UN World Food Programme director: I'm not picking on Elon Musk. Just please help
The director of the United Nations' World Food Programme is still pleading with the world's richest individuals to help in the fight against the world hunger crisis.
On CNN's "New Day" Tuesday, UN Food Programme Director David Beasley acknowledged the controversy he found himself in last week when he chastised billionaires like Elon Musk for accumulating massive amounts of wealth without caring for the world's hungry.
Beasley said giving $6 billion, or 2% of Musk's net worth, could help solve world hunger.
"I'm not picking on them," he said Tuesday. "I'm saying, 'Great, you made money. Please, please help share right now in a one-time crisis."
Last week, in an interview with CNN, Beasley asked billionaires to "step up now, on a one-time basis" to help combat world hunger, citing specifically the world's two richest men: Elon Musk and Jeff Bezos.
Posting on Twitter Sunday, Musk responded to the request, writing, "If WFP can describe on this Twitter thread exactly how $6B will solve world hunger, I will sell Tesla stock right now and do it."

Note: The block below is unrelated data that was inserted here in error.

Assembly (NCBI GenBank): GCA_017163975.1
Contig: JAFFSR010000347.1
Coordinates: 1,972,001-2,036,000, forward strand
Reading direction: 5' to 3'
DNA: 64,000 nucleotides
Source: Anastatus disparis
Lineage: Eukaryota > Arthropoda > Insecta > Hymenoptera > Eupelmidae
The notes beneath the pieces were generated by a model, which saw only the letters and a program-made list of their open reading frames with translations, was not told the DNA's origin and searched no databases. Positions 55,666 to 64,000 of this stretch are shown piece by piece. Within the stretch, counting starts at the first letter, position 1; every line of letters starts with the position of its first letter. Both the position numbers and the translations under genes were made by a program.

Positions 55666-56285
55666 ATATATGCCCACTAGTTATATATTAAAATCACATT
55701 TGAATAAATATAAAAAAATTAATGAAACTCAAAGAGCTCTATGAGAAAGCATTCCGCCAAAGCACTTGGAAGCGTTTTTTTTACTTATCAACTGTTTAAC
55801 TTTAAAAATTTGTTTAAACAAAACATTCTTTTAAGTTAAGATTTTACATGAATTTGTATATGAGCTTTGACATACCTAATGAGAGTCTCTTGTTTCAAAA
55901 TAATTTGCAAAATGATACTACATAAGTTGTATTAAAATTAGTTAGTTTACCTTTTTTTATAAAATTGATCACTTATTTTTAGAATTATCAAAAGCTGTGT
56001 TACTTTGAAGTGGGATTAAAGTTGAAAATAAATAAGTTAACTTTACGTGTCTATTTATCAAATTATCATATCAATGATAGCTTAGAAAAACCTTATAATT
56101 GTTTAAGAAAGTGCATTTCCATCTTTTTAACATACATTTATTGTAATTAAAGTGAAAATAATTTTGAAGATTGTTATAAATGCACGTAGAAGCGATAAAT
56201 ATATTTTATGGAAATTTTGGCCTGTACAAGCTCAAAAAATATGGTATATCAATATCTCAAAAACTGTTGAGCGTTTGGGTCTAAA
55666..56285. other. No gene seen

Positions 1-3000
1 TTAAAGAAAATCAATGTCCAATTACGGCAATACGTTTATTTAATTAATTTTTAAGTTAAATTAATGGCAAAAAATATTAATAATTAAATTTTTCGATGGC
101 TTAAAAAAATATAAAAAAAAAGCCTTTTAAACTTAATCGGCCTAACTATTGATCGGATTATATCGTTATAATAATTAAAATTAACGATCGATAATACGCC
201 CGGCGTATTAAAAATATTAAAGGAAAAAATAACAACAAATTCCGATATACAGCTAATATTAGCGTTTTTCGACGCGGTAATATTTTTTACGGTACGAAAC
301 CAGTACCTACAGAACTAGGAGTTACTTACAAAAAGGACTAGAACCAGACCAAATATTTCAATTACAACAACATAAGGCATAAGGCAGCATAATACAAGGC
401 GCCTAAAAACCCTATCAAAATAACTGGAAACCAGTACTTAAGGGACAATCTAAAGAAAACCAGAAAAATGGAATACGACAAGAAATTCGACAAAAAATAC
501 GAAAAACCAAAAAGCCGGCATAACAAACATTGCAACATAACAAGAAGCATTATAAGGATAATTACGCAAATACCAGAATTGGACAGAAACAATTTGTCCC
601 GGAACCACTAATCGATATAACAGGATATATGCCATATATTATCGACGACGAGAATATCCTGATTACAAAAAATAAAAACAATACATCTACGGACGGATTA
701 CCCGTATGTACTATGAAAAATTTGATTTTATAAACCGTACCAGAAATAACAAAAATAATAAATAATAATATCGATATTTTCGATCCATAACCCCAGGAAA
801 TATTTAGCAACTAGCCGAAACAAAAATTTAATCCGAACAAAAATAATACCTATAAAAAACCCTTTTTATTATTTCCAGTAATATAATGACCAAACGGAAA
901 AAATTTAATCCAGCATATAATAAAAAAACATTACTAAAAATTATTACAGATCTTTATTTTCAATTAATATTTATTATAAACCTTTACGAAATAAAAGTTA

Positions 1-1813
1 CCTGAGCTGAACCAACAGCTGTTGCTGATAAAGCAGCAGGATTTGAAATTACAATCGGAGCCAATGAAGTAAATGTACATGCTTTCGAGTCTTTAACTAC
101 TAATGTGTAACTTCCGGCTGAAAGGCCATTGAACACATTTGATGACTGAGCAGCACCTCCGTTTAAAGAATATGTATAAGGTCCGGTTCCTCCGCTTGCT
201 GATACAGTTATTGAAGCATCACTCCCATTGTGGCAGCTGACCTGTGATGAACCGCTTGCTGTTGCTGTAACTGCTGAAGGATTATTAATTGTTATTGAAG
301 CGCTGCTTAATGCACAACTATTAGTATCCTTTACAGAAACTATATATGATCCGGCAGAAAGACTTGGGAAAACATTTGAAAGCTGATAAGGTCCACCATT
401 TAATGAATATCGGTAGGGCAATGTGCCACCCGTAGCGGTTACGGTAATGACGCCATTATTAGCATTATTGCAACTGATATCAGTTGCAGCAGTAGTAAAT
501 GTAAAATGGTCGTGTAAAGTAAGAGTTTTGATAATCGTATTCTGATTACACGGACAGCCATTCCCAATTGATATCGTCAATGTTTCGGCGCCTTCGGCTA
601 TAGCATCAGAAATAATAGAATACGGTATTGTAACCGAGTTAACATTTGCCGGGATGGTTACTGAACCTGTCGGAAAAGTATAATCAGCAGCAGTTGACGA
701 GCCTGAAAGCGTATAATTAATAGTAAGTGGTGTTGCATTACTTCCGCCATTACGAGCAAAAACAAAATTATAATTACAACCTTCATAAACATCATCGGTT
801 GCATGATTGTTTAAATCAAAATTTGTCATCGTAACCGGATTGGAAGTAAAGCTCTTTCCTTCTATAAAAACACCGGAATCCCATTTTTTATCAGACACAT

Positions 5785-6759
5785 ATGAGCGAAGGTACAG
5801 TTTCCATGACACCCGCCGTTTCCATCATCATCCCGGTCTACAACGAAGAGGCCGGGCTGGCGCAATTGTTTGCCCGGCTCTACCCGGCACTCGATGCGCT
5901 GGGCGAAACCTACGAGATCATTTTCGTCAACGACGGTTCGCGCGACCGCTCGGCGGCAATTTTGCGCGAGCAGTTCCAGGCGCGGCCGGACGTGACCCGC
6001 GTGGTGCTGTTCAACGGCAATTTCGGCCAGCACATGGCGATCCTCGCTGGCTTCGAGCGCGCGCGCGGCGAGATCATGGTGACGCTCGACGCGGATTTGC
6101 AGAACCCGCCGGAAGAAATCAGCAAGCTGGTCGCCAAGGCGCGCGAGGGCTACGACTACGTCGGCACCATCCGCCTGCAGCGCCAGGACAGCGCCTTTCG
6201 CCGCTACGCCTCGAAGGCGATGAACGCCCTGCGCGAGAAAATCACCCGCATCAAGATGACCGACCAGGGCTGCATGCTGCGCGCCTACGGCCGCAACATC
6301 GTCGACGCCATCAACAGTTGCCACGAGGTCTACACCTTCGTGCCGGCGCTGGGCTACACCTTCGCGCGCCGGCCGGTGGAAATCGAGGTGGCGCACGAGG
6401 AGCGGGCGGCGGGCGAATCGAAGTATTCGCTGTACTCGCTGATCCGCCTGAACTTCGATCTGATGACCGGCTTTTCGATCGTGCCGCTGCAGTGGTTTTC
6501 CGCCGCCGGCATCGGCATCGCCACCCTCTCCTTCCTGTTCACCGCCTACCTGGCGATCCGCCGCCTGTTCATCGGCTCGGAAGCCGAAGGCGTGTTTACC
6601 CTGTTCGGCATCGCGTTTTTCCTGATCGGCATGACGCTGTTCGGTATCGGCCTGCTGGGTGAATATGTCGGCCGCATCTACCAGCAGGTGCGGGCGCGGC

"But it must be open source accounting, so the public sees precisely how the money is spent," Musk added.
Beasley replied to Musk's tweets, assuring him that systems are in place for transparency and open source accounting.
"For him to even enter into this conversation is a game-changer because simply put, we can answer his questions, we can put forth a plan that's clear," Beasley told CNN Tuesday. "Any and everything he asks, we would be glad to answer. I look forward to having this discussion with him because lives are at stake."
Before the Covid-19 pandemic, the world's hunger crisis was already exacerbated by climate change and conflict. The pandemic compounded the existing issues though, leaving "42 million people that are literally knocking on famine's door," Beasley said. "This is a worst-case scenario."
As of Tuesday, Musk, Tesla's chief executive, had a net worth of $335 billion, making him the richest man in the world, according to Bloomberg's Billionaire index.
Last week, Tesla became the sixth company in US history to reach a $1 trillion market cap, the second-fastest company to achieve the milestone after Facebook.